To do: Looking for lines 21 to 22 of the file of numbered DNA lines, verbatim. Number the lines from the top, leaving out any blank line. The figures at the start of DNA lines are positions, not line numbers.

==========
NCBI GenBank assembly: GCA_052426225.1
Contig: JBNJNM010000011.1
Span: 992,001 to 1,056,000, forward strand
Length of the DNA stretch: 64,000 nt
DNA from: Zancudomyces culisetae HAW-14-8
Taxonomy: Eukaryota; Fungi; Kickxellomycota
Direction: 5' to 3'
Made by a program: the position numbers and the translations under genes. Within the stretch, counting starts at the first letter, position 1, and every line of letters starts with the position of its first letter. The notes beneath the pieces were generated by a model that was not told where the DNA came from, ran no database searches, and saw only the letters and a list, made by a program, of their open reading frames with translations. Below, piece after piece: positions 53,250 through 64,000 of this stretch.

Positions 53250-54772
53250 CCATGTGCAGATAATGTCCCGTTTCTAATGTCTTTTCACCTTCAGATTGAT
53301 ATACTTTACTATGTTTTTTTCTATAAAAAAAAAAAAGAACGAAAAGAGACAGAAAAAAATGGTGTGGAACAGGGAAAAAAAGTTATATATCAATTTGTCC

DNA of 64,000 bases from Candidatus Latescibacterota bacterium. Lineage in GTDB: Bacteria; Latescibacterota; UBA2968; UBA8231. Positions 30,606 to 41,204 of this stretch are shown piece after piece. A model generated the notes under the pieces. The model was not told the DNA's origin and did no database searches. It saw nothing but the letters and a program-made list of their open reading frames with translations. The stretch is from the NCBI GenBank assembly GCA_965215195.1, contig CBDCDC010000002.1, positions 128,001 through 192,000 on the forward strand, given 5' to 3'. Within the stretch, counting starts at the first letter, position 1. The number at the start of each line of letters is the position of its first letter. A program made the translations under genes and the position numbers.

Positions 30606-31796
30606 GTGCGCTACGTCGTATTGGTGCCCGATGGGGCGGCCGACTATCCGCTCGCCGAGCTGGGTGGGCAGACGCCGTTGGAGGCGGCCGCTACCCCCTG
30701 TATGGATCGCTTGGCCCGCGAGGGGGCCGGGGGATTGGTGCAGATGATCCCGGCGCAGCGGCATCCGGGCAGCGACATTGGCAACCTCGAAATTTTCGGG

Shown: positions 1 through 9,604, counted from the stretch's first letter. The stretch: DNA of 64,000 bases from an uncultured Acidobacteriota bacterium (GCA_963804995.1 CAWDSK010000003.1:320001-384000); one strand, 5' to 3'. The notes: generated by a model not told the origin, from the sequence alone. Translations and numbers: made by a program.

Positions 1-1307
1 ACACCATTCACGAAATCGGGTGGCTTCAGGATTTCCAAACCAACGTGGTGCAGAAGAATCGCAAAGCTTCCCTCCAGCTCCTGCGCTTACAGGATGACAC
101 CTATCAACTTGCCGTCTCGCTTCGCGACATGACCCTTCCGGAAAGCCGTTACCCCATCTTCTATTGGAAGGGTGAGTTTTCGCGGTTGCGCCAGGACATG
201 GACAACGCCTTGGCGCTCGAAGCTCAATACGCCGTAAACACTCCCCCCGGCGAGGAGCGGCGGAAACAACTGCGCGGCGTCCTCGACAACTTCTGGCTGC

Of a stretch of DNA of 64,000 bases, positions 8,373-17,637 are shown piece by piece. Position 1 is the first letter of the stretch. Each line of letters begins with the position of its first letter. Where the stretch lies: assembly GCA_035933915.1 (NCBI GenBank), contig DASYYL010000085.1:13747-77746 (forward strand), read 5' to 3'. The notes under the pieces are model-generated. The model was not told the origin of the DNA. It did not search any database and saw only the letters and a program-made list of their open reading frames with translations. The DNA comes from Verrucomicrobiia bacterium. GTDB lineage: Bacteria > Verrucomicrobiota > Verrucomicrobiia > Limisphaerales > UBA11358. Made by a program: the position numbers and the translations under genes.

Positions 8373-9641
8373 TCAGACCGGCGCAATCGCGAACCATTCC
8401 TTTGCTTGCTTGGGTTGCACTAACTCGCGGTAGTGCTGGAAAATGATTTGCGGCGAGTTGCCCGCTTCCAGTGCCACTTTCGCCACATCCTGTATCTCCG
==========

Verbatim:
Of a stretch of DNA of 64,000 bases, positions 8,373-17,637 are shown piece by piece. Position 1 is the first letter of the stretch. Each line of letters begins with the position of its first letter. Where the stretch lies: assembly GCA_035933915.1 (NCBI GenBank), contig DASYYL010000085.1:13747-77746 (forward strand), read 5' to 3'. The notes under the pieces are model-generated. The model was not told the origin of the DNA. It did not search any database and saw only the letters and a program-made list of their open reading frames with translations. The DNA comes from Verrucomicrobiia bacterium. GTDB lineage: Bacteria > Verrucomicrobiota > Verrucomicrobiia > Limisphaerales > UBA11358. Made by a program: the position numbers and the translations under genes.

Positions 8373-9641